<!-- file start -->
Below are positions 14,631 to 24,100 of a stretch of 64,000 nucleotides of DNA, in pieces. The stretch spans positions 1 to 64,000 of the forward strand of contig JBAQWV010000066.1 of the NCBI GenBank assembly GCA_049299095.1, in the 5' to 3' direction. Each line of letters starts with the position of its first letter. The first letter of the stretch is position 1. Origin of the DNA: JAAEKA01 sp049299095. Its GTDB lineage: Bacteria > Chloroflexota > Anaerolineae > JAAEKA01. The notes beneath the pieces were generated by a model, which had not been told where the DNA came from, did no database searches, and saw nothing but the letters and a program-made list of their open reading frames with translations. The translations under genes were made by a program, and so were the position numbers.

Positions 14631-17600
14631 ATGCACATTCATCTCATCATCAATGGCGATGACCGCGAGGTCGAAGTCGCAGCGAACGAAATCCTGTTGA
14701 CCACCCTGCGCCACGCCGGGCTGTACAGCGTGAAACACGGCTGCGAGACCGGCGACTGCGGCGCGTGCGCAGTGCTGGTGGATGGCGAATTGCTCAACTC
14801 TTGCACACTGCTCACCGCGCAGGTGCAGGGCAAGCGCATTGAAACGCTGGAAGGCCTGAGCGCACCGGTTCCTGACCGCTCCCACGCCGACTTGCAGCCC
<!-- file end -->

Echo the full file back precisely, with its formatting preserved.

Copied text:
Below are positions 14,631 to 24,100 of a stretch of 64,000 nucleotides of DNA, in pieces. The stretch spans positions 1 to 64,000 of the forward strand of contig JBAQWV010000066.1 of the NCBI GenBank assembly GCA_049299095.1, in the 5' to 3' direction. Each line of letters starts with the position of its first letter. The first letter of the stretch is position 1. Origin of the DNA: JAAEKA01 sp049299095. Its GTDB lineage: Bacteria > Chloroflexota > Anaerolineae > JAAEKA01. The notes beneath the pieces were generated by a model, which had not been told where the DNA came from, did no database searches, and saw nothing but the letters and a program-made list of their open reading frames with translations. The translations under genes were made by a program, and so were the position numbers.

Positions 14631-17600
14631 ATGCACATTCATCTCATCATCAATGGCGATGACCGCGAGGTCGAAGTCGCAGCGAACGAAATCCTGTTGA
14701 CCACCCTGCGCCACGCCGGGCTGTACAGCGTGAAACACGGCTGCGAGACCGGCGACTGCGGCGCGTGCGCAGTGCTGGTGGATGGCGAATTGCTCAACTC
14801 TTGCACACTGCTCACCGCGCAGGTGCAGGGCAAGCGCATTGAAACGCTGGAAGGCCTGAGCGCACCGGTTCCTGACCGCTCCCACGCCGACTTGCAGCCC